Thursday, January 31, 2013

Softbank Boasting its Highest Connection Rate

In Japan, there are three major mobile phone companies: NTT Docomo, KDDI mobile, and Softbank. Softbank (not a "bank") is the newest to come onto this market by acquiring the business of Vodafone Japan.  Since then, it rapidly increased the number of users especially because it was the main retailer of iPhones (now KDDI is also a retailer of iPhones).  Now, it is trying to expand its service area to the United States through a potential merger with Sprint.

However, it can be said that Softbank has been "notorious" for its poor signal reception.  Although their base stations are all over Japan, partly because the bandwidth allocated to Softbank was easily blocked by buildings
or other obstructions, many Softbank users complained that they could not connect to the Internet or  talk because of poor reception.  Even Masayoshi Son, the founder and CEO of Softbank said "99% of the people may think that [the cell phone company which has] the poorest signal reception is Softbank.  I, too, thought so.(99% no hito ga, ichiban tsunagaranai noha Softbank to omotteita kamo shirenai.  Watashi mo sou omotet imashita.) "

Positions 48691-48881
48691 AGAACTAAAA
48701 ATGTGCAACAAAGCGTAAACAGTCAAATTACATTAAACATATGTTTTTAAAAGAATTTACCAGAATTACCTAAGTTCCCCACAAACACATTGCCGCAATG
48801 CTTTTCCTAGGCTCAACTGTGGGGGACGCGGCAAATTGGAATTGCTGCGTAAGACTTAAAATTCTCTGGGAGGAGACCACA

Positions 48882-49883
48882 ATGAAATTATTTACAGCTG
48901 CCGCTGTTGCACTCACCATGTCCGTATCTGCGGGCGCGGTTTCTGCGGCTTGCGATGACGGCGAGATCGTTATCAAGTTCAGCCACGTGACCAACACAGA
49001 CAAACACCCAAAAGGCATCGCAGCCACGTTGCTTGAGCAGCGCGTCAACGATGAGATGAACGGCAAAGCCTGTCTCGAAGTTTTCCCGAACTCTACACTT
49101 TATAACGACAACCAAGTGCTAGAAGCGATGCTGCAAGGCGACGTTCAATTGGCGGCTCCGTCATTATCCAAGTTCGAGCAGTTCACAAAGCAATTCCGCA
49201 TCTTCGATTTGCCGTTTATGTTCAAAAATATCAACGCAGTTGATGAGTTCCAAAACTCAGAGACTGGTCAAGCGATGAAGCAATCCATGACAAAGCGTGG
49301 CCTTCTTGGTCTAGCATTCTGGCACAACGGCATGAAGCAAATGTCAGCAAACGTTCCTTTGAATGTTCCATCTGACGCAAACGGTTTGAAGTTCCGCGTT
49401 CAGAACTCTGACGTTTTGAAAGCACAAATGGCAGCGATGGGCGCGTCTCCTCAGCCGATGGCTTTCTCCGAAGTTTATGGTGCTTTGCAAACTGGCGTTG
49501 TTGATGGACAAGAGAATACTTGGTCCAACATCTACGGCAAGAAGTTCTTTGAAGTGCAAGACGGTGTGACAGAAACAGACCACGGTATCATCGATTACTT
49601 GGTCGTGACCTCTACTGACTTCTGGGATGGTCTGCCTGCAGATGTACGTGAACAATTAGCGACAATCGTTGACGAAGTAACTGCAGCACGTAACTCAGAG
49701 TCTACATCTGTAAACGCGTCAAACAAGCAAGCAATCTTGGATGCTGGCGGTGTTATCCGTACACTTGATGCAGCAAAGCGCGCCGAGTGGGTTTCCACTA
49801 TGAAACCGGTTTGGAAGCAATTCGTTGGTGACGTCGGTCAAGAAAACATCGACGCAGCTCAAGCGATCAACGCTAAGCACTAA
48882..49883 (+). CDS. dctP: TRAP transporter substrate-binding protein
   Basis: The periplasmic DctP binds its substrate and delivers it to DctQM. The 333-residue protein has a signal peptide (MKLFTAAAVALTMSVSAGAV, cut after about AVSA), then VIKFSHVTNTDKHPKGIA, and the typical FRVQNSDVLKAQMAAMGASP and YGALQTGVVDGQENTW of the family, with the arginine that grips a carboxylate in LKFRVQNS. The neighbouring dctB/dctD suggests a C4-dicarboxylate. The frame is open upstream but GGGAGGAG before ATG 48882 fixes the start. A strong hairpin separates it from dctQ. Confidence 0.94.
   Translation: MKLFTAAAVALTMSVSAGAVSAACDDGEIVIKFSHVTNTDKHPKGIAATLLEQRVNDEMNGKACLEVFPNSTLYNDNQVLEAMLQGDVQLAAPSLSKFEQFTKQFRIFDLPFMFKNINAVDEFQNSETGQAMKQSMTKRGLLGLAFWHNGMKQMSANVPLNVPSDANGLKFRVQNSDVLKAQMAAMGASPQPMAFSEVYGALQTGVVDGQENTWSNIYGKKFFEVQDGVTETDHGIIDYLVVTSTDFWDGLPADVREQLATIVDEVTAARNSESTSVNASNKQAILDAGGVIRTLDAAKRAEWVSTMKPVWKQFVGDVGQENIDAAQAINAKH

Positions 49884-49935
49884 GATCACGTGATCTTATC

However, partly because Softbank newly got a bandwidth which can be easily reached despite the obstacles called "Platinum Band" and partly because Softbank has been increasing the number of base stations, Masayoshi Son announced, as part of his announcement of Softbank's financial statements on January 31st, 2013, that according to the report of a research company, Ipsos, Softbank's "connection rate (setsuzoku ritsu)" was the best of all the major mobile companies.  The research was conducted by dialing 130,000 users who
consented beforehand to check whether the signal could be received.  Masayoshi Son, CEO, boasted about the result during the announcement, citing his tweet on September 22, 2010 that he would change the reception capacity of Softbank and make it better than NTT Docomo.

Personally, I was surprised by this news.  I was an iPhone user on Softbank for several years but have not used Softbank since last summer.  From my personal experience, I felt that the signal reception at that time was
unsatisfactory.  However, considering this news, my experience may be out of date as long as the Ipsos' research is accurate.

DISCLAIMER: "IT Law issues in Japan" only provides general information about Japanese information technology law and does not, under any circumstances, constitute legal advice. You should first obtain the advice of professional legal counsel who is qualified in Japan before acting or refraining from acting based on this blog.

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